Compassion and person-centred care are viewed as the gold standard when caring for patients. An increasing number of older adults are living in long term care settings and it would appear from recent healthcare scandals and reports that compassionate care delivery is experiencing challenges in such settings and that there are also issues with the staffs’ professional quality of life which may be impacting on compassionate care delivery. Therefore, the aim of this study was to explore compassionate care in the older adult care setting by examining the relationships between observed care delivery, professional person-centredness and quality of life and patient satisfaction with person-centred care. An exploratory, case study design was employed. The literature highlighted the difficulties with measuring compassion. Thus, in this study, person-centeredness is used as a proxy measure for compassion. Healthcare professionals’ quality of life was measured using the Professional Quality of Life Scale to examine for relationships to person-centred care, measured using the Person-Centred Climate Questionnaire–Staff version. Patient satisfaction with person-centred care was also measured, using the Person-Centred Climate Questionnaire-Patient version. Staff- patients interactions to assess care delivery was measured using the Quality of Interaction Schedule. A HSE run long term care facility with 5 separate units was used as the study site. A purposive sample was recruited which included healthcare professionals (n = 54: nurses and healthcare assistants), patients (n = 56) or their nominated relative (n =15). The observations of care identified high levels of positive interactions. Professional quality of life was determined to be higher for healthcare assistants in comparison to nurses, with healthcare assistants having higher levels of compassion satisfaction and nurses having higher levels of compassion fatigue and burnout. High levels of person-centredness were acknowledged by both patients and staff and person-centredness was positively correlated with compassion satisfaction and negatively correlated with compassion fatigue and burnout within staff. Overall the findings suggest that healthcare professionals need further support in order to improve professional quality of life and thus, increase compassionate person-centred care.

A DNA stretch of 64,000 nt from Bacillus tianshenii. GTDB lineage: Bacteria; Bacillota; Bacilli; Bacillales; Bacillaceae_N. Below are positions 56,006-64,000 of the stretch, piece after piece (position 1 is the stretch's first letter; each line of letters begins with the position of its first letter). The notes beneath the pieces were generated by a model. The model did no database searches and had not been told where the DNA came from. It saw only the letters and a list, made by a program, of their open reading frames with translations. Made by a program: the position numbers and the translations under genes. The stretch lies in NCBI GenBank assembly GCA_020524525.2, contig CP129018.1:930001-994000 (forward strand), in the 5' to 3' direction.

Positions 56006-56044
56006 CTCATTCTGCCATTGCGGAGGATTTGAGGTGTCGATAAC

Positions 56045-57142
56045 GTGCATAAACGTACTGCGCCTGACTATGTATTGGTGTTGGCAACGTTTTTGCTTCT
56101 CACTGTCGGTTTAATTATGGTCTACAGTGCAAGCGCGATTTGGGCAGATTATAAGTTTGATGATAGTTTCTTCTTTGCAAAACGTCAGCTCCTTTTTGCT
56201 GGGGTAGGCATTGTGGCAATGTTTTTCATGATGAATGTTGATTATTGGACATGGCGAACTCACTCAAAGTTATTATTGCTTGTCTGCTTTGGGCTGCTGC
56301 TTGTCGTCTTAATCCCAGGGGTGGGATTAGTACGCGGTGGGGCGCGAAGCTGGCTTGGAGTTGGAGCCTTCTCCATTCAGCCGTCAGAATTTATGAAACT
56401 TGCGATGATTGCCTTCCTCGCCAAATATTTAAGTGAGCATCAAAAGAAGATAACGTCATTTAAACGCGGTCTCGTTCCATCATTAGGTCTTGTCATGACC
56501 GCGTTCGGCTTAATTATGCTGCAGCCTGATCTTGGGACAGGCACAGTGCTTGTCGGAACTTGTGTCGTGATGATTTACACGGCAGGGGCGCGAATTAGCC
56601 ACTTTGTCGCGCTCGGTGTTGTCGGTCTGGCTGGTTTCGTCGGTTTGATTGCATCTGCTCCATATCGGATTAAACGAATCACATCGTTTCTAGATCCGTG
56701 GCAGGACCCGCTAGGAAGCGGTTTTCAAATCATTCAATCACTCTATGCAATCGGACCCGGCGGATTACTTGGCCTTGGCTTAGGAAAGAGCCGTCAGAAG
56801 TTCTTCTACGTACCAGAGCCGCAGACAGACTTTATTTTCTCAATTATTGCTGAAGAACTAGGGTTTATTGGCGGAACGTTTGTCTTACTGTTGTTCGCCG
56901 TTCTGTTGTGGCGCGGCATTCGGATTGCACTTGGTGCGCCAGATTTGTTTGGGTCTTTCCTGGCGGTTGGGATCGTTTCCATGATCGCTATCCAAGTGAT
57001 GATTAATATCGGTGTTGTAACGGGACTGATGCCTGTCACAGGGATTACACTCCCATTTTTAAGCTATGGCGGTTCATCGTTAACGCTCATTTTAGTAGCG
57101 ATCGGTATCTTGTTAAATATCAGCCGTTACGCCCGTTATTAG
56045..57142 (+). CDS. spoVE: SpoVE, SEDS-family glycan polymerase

|Publication status||Unpublished - 2016|
- Compassionate care, Older adult care settings